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Airports as Networks

I’ve been doing a bit of traveling lately and spent some serious time in airports. Last night, we had to go from Gate C5 to Gate A13 at Minneapolis-St. Paul’s Lindbergh Terminal. While this map doesn’t really do the distance justice, gate C5 is close to the core area of the airport and A12 is perhaps the furtherest gate from the center. In fact, as you walk toward gate A13, the moving walkway ends, the concourse narrows, the little concessions disappear replaced by by open janitorial closets and worn gate furniture.


It was appropriate that gate A13 was on the periphery of the airport as our flight from Minneapolis to Grand Forks represented movement toward the periphery of the nation (if not geographically, at least in most other ways!).

In Brisbane, the situation was a bit different. We departed from Gate 75 of the International Terminal. Like gate A13, this was at the far left (east?) end of the International Terminal. Its isolation was largely because flights to the U.S. require additional security measures best managed at a gate that can be isolated from the major flow of traffic through the airport. So, in this case, the isolation of the gate represents another form of isolation both in terms of global security and in the local network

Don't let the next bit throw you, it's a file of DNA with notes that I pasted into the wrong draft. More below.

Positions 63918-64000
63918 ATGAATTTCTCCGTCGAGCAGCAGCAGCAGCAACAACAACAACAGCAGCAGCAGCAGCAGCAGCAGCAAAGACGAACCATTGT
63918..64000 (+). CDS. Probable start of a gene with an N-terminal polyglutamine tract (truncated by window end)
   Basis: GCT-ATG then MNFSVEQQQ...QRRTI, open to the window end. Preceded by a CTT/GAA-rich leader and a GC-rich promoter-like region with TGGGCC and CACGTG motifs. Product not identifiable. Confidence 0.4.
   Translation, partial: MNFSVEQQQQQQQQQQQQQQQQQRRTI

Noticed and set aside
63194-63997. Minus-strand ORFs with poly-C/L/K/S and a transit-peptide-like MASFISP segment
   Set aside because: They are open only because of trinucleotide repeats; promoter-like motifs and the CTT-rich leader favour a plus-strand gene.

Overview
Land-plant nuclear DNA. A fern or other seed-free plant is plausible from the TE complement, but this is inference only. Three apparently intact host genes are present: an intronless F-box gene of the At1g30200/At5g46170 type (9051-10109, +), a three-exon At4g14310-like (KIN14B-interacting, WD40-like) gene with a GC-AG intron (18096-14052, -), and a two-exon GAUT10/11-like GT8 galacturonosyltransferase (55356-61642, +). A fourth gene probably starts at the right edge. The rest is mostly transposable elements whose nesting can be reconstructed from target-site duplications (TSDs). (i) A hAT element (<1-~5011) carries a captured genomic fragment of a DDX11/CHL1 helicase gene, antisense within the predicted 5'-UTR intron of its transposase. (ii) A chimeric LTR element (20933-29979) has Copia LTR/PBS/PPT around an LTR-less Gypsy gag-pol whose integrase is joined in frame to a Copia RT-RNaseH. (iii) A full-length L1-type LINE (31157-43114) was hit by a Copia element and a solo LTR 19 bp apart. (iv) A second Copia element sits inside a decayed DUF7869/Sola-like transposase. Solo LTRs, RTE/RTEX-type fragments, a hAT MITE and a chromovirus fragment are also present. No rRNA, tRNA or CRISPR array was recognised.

The prayer room (see Kostis’ efforts on his blog to document these strangely post-modern places) is perhaps even more peripheral than our gate 75. It is tucked behind bathrooms and a family changing room. The lack of windows and depressing, institutional furniture make it perhaps the least comforting place in the entire airport. My suspicion is that this space was designed more the hide the act of prayer from prying and nervous eyes than to present a suitable place for contemplating and communicating with the divine.
Of course, this kind of simple and fun network analysis breaks down a bit when dealing with a massive airport like LAX. Here we flew to Minneapolis from Terminal 5, where Delta/Northwest departs and to Australia from Terminal 3 on V Australia, both peripheral to the central Bradley International Terminal. It’s harder, however, to find metaphorical associations between the gates and their destinations.
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